“The opening scene was bizarre with Moussi and Lane doing the tango and turning into a train fight scene, only for it all to be something Moussi was imagining while getting his face bashed in during an MMA fight? And for some reason it was a premonition for what would happen later?”

      Exactly. It’s never good when a movie is less than 5 minutes in and you’re already questioning what the filmmakers were thinking. The funniest part about this is that the train top fight which takes place in the dream sequence, looks 100 times more realistic than the one that happens for real.

      “Van Damme’s story arc was pretty idiotic. The movie broke the rule of “show, don’t tell” by just having him be blind out of the blue. The next movie might as well have him legless with a lame explanation.”

      This was one of the dumbest revelations I’ve ever seen committed to film. Van Damme basically says (and I’m para-phrasing here, but not by much), “Oh by the way, I’m blind.” I’m still trying to figure out what his characters son was doing there, I mean he has absolutely no purpose or bearing on the plot whatsoever, he’s just kind of…..there.

      “It was like watching a Tony Jaa fight where he’s not allowed to do anything cool.”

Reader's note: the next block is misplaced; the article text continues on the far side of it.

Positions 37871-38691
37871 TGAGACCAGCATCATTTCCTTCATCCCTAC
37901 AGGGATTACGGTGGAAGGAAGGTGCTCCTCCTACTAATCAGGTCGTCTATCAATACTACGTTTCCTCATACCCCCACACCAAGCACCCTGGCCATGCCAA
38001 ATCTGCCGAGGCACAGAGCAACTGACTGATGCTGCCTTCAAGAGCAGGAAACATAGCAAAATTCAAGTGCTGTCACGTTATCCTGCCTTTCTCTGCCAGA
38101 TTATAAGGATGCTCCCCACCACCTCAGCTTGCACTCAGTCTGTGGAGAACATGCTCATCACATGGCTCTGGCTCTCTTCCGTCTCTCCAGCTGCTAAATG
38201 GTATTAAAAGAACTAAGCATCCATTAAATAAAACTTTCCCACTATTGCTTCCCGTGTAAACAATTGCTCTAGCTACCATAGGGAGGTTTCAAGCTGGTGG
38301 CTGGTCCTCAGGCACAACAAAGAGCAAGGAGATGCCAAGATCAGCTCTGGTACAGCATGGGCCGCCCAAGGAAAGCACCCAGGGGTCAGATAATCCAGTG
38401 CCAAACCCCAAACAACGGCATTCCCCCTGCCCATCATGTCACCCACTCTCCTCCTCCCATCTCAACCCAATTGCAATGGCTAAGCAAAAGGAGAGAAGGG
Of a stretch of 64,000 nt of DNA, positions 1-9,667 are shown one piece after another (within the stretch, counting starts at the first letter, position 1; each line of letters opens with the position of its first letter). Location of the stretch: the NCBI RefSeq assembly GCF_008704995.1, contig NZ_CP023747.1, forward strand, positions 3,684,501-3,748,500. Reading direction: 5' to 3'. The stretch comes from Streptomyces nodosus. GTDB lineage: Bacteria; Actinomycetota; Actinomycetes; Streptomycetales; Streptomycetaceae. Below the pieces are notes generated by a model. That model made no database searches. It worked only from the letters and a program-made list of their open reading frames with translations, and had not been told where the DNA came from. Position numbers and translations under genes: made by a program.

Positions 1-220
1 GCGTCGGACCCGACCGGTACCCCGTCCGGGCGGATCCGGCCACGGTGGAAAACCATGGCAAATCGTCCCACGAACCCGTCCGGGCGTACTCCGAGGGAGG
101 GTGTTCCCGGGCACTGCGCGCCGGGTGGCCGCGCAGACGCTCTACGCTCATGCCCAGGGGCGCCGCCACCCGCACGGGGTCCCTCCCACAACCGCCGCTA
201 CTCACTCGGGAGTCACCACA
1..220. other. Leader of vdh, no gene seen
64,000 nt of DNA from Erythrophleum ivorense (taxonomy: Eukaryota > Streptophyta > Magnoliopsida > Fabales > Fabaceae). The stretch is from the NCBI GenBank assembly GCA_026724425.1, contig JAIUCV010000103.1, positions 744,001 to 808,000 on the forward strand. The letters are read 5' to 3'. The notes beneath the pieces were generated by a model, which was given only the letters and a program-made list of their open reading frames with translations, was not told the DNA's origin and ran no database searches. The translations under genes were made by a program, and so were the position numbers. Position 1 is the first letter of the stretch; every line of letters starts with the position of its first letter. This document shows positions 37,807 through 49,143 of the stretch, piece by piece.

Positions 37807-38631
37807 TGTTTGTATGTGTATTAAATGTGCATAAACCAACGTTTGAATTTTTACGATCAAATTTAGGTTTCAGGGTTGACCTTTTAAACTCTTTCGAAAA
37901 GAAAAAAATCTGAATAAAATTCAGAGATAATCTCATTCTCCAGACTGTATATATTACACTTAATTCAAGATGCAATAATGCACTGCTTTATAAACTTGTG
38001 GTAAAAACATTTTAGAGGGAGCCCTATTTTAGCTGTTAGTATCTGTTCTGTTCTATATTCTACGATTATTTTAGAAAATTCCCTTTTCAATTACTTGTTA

So you’ve watched ‘Tom Yum Goong 2’ then? 😛

      • Andrew Hernandez says:

        I’m glad it gave you a good laugh. I find it therapeutic to share these thoughts. 🙂

        I did see TYG 2, and those fights were bad for different reasons. Lol

        I’m sure other people would try to defend this movie and say it’s trying to be like the Blood Fist movies, but that doesn’t work. A movie released for 2017 should look like a movie for 2017. The Blood Fist film makers weren’t trying to make bad movies, they were just working with limited film making know-how. To deliberately copy that formula is just a failure though.

        The nicest thing I can say about Retaliation is that it was unintentionally funny to see Christopher Lambert ham it up. It’s too bad he ended up being useless in the end though.